Hemorrhagic stroke and anticoagulation in COVID-19

Document Type

Journal Article

Publication Date



Journal of Stroke and Cerebrovascular Diseases








Anticoagulation; COVID-19; Hemorrhagic stroke; Intracranial hemorrhage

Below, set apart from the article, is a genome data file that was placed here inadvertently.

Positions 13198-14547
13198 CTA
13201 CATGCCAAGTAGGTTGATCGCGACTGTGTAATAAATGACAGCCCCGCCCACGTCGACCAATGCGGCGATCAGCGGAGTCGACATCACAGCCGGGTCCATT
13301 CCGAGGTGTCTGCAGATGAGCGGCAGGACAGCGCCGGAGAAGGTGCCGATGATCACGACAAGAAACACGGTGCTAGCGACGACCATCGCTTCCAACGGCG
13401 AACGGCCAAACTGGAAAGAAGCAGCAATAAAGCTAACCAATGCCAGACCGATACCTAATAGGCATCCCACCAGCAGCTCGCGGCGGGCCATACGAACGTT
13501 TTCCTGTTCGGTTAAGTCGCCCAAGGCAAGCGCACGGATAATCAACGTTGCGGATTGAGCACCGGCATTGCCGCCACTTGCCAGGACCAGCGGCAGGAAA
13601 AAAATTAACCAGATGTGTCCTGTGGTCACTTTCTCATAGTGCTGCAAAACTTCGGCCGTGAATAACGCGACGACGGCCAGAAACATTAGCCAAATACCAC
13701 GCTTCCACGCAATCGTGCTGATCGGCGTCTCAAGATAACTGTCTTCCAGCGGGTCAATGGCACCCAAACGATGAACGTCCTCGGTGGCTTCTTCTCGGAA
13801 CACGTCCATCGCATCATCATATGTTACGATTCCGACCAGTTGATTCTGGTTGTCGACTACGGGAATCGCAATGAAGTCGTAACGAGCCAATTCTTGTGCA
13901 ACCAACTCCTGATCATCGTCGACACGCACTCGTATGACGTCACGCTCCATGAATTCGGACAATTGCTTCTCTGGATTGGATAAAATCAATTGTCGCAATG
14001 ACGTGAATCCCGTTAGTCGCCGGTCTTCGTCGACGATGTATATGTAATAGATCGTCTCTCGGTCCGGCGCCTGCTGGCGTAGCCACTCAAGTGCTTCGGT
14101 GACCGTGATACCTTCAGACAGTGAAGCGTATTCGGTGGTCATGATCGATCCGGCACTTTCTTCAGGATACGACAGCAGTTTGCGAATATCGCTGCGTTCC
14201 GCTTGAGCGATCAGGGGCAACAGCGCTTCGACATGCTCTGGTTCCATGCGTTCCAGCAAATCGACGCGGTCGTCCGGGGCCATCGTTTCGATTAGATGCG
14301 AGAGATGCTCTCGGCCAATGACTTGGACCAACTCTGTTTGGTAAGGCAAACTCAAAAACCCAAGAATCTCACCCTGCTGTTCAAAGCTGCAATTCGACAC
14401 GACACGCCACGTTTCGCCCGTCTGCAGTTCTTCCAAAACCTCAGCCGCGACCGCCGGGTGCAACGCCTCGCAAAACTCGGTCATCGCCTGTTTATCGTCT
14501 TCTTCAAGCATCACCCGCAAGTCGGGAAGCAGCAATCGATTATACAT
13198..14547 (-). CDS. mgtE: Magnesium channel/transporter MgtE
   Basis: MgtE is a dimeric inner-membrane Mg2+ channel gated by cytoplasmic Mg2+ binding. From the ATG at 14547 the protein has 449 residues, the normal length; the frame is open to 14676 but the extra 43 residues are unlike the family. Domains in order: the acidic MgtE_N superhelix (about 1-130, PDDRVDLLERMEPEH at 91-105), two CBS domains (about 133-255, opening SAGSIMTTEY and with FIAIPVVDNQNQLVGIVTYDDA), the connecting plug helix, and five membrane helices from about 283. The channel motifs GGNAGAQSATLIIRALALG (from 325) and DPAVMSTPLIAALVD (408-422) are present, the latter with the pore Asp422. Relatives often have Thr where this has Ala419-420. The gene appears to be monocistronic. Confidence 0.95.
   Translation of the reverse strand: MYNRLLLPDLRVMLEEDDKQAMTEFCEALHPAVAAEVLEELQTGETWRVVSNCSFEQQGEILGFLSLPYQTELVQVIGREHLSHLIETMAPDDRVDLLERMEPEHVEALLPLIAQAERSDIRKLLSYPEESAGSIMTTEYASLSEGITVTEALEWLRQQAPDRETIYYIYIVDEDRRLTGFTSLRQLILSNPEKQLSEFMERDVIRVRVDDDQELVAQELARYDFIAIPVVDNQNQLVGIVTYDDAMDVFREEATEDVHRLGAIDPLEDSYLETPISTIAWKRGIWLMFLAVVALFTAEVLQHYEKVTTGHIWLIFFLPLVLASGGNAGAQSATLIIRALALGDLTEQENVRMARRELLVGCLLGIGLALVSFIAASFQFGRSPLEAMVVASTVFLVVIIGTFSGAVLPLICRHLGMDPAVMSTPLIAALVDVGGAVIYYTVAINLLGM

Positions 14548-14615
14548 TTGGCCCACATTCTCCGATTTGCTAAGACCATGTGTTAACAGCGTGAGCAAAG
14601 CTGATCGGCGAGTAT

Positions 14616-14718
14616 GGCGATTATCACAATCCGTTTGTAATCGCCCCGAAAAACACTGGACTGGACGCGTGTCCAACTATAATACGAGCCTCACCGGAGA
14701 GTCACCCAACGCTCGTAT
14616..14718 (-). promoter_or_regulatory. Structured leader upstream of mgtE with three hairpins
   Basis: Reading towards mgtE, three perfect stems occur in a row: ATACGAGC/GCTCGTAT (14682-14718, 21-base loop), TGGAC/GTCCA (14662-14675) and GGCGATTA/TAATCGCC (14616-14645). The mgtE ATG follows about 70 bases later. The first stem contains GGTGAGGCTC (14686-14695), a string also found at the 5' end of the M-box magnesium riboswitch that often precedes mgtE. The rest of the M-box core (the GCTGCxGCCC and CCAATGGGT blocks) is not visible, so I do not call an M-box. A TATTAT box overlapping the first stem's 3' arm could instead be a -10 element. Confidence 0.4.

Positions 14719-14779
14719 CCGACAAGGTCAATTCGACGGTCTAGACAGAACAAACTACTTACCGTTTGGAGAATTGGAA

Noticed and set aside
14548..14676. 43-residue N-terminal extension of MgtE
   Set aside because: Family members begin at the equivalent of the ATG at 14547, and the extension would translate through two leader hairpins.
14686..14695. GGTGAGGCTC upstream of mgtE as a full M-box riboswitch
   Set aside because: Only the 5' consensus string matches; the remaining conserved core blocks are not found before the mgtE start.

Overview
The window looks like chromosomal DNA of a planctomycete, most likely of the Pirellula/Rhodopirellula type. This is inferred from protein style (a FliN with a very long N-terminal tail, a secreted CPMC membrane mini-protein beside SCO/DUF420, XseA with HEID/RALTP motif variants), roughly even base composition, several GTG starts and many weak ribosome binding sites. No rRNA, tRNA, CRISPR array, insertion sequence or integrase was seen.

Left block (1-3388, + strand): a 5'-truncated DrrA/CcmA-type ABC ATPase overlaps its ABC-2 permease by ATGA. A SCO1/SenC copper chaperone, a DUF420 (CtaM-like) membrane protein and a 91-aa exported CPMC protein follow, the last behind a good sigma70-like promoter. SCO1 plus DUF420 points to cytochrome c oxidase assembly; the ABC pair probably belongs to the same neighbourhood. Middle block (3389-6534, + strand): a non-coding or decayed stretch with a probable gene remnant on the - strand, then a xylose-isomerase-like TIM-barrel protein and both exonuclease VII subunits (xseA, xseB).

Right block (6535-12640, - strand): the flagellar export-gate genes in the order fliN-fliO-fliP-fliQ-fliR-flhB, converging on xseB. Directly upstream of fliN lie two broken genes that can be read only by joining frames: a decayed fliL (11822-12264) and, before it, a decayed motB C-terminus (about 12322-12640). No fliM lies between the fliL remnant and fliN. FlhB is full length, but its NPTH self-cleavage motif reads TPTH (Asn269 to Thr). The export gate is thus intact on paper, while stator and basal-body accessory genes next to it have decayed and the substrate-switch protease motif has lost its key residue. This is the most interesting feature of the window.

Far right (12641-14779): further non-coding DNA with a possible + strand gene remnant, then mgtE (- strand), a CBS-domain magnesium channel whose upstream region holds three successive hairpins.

© 2020 Elsevier Inc. Background and Purpose: Patients with the Coronavirus Disease of 2019 (COVID-19) are at increased risk for thrombotic events and mortality. Various anticoagulation regimens are now being considered for these patients. Anticoagulation is known to increase the risk for adverse bleeding events, of which intracranial hemorrhage (ICH) is one of the most feared. We present a retrospective study of 33 patients positive for COVID-19 with neuroimaging-documented ICH and examine anticoagulation use in this population. Methods: Patients over the age of 18 with confirmed COVID-19 and radiographic evidence of ICH were included in this study. Evidence of hemorrhage was confirmed and categorized by a fellowship trained neuroradiologist. Electronic health records were analyzed for patient information including demographic data, medical history, hospital course, laboratory values, and medications. Results: We identified 33 COVID-19 positive patients with ICH, mean age 61.6 years (range 37–83 years), 21.2% of whom were female. Parenchymal hemorrhages with mass effect and herniation occurred in 5 (15.2%) patients, with a 100% mortality rate. Of the remaining 28 patients with ICH, 7 (25%) had punctate hemorrhages, 17 (60.7%) had small- moderate size hemorrhages, and 4 (14.3%) had a large single site of hemorrhage without evidence of herniation. Almost all patients received either therapeutic dose anticoagulation (in 22 [66.7%] patients) or prophylactic dose (in 3 [9.1] patients) prior to ICH discovery. Conclusions: Anticoagulation therapy may be considered in patients with COVID-19 though the risk of ICH should be taken into account when developing a treatment regimen.